Duties of the Head Nurse 1901
The Duties of the head Nurse 1901
Excerpts from McMillan, Helena The Duties of the Head Nurse. AJN The American Journal of Nursing. 1(9):640-643, June 1901.
“In our modern hospitals the demands made upon the head nurse of a department are numerous indeed, and the woman who holds that position must be gifted with patience and trained not only nursing, but in other sciences .” …
She must be skilled in the knowledge of housekeeping knowing to a nicety the amount of milk, tea, butter or sugar to give the individual patient at each meal; the particular polish to be used in the cleaning of silver, copper or brass, and the way each should be applied; the most approved style of cutting garments for men, women, and children in hospital wards; the newest method of preparing and serving each article of diet, with all the other details of keeping house.
Each head nurse is responsible to the head of the nursing department for the good nursing of the patients and for general management of the ward or other department, including the housekeeping and cleanliness, the supervision and direction of maids and orderlies, the conduct, good work and training of the pupils, the work and deportment of nurses on special duty, and in fact, of everybody and everything which may be concerned in the every-day work of the department.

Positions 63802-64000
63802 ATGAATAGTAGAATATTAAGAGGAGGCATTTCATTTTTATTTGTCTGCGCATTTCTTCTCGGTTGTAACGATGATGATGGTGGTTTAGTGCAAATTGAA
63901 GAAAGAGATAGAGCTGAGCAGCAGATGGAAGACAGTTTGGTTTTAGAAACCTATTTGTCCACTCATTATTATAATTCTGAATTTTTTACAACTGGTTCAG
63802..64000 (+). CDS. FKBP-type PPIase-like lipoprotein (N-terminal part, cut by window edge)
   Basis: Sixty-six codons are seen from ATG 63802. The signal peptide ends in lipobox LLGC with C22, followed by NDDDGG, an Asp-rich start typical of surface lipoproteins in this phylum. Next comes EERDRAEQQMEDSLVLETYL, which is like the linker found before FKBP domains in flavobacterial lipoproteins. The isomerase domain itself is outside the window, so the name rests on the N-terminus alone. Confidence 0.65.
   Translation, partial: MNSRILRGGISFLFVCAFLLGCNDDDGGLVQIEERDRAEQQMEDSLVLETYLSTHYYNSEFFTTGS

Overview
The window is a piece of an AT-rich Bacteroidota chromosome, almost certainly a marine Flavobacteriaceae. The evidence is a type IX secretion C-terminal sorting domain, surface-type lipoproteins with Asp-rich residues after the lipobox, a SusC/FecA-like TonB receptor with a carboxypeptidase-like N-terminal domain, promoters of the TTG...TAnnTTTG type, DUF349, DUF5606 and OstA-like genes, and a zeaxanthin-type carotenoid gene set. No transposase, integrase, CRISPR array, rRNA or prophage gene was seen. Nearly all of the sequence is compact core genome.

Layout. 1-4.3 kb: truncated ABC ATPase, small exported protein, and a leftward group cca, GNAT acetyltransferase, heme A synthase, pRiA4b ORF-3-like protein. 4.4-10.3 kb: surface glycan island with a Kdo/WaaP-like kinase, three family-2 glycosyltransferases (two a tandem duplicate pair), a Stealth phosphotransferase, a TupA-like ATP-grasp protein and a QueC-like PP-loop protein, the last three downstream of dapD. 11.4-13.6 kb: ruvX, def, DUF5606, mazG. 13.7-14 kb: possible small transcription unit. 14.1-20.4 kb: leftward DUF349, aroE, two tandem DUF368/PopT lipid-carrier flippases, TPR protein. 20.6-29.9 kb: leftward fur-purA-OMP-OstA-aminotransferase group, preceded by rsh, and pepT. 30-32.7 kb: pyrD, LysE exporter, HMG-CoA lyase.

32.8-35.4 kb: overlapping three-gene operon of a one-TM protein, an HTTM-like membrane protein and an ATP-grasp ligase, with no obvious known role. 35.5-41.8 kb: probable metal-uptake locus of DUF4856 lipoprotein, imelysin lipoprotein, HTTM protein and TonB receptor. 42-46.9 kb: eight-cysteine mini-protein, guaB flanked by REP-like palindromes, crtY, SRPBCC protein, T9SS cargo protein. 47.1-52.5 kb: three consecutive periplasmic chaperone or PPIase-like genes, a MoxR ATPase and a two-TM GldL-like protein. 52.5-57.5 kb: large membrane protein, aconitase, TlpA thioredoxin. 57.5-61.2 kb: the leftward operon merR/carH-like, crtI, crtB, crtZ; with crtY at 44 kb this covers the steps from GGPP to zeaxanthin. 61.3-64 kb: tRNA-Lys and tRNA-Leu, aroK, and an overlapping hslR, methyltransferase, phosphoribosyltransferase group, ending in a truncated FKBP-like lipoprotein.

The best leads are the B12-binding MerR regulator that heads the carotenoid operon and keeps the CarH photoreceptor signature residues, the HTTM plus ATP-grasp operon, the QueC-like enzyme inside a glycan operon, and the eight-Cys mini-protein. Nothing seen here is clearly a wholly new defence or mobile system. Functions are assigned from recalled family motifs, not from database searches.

In addition to these and many other tasks, she must have the art of imparting that knowledge to others, of making others as skilled as herself. A large part of the practical training of the pupil devolves upon the head nurse of a hospital….This work of training and teaching the pupil nurse in her department is as much a part of the head nurse’s duties as the care of the patients , the carrying out of the doctor’s orders , and many other details of work.”